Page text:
It’s perfect for my writing needs.  When you unzip it, there are two big side pockets on each side, as well as slots for 4 pens on the left side, and a smaller pocket for a 3 x 5 memo pad on the right side.  In one of the big side pockets I keep the poem I’m currently working on.  The other big side pocket contains scraps of paper with notes for new poems and poems that need to be revised.

I write the first draft of a poem by hand while I eat.  Later, in my office, I type it up on computer, print it out, and put it back in my poetry notebook to be edited by hand at the next meal.  Then I spend a few days editing by hand at meals and typing up the edits in my office.  As soon as one poem is finished, I begin work on the next poem in my notebook. 

And so it goes…

It’s amazing how much you can accomplish in three 20-minute writing sessions every day.  I’ve published over 60 books and chapbooks with various publishers in the last 33 years using this process.  And after decades of writing so many books and chapbooks, my brain is automatically programmed to think “book.”  Every poem I write is written according to the theme of the book manuscript I’m currently working on.

Once the theme for a new book is established, I think about all the topics I want to discuss in the book and write one or two poems on each topic.  Sometimes the entire first draft of a poem pours out all at once.  That’s definitely a blessing!  But it’s the exception.  Usually, I tuck a topic away in my head and let it simmer for a day or two, while I finish the final edits on the poem I’m currently working on. 

After a day or two in my mind, bits and pieces of the new poem are ready to be birthed and begin to pop out.  This can happen anywhere: the post office, the shower, the car, at the sink while washing dishes, you name it.  That’s why there are scraps of paper in my poetry notebook.  When a poem decides to be birthed, I grab whatever is handy to jot down all of these bits and pieces before they vanish.  As soon as I have enough material to create an outline for the new poem (beginning line, middle, and end line), I arrange these scraps of paper around my plate at my next meal and compose the first draft in a memo pad to be typed up afterwards.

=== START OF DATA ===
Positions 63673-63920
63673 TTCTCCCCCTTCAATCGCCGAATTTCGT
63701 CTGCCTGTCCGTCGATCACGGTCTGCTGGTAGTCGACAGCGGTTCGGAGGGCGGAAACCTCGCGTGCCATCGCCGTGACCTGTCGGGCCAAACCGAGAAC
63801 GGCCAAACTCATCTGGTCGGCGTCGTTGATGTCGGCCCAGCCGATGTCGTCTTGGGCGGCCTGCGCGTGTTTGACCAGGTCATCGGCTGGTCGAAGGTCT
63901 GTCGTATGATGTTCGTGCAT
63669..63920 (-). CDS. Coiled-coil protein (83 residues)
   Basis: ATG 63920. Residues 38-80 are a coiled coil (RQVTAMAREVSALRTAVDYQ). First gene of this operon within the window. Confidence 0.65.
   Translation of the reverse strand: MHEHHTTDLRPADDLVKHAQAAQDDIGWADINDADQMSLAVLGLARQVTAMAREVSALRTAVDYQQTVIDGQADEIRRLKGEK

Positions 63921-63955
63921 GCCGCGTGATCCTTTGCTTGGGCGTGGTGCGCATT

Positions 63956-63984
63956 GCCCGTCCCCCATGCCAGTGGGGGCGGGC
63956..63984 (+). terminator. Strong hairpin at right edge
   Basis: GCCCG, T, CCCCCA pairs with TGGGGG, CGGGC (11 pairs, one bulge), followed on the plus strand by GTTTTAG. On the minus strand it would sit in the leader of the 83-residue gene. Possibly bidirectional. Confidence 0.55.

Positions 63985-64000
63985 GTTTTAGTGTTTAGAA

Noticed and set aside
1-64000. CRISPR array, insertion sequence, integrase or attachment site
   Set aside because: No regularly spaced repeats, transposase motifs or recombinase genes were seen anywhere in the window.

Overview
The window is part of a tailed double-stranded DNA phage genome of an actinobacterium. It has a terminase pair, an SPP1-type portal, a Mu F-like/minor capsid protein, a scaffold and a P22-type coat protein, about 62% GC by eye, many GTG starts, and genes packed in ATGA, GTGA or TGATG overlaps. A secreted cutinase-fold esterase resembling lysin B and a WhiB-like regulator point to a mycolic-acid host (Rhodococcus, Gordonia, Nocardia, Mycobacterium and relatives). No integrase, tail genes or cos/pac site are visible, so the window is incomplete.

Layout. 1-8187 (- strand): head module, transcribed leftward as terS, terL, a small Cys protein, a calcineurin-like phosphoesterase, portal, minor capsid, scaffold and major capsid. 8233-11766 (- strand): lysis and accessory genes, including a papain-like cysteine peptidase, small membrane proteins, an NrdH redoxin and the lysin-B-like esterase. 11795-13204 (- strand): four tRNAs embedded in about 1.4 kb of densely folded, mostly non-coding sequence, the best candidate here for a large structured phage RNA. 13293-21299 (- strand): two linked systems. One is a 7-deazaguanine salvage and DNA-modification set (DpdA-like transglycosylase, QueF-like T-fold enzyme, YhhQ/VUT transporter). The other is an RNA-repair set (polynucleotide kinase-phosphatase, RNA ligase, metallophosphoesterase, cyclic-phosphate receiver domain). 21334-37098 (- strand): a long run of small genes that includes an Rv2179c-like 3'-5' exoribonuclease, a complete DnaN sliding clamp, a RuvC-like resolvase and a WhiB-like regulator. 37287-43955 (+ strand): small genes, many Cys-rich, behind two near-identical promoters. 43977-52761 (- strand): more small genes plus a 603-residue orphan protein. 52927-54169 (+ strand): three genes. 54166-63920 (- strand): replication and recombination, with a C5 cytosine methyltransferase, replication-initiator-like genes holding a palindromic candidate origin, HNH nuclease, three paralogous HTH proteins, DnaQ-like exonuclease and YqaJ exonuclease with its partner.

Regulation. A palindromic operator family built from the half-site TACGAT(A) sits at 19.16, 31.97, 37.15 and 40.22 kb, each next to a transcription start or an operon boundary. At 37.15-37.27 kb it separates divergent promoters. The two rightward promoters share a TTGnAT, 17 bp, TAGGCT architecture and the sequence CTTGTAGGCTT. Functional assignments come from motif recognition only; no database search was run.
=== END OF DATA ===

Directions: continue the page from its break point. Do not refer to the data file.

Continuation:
When I’ve covered every topic in a new book and feel I have all the poems I need for that particular book or chapbook, I edit the manuscript a few more times before submitting it to book publishers.  Or I enter it in a contest. 

I rarely take a break after I finish a book.  I just begin working on a new book at my next meal.  By then I’ve already decided on the theme for the book and topics for the poems.  Plus, I have all the notes I need to write the first draft of the first poem. 

And so it goes…

This is my typical writing day and writing process.  Strange as it may seem, it has worked well for me for decades, and it still does. 

No matter how busy your life might be, you probably have time to work on your poetry every day if you’re willing to multitask.  Just find one of your daily activities that will allow you to do that.  If it seems impossible, consider this.  You still have to eat, right?  Just work on your poetry during a meal, maybe on your lunch hour every day. 

You’ll be amazed how much you can accomplish!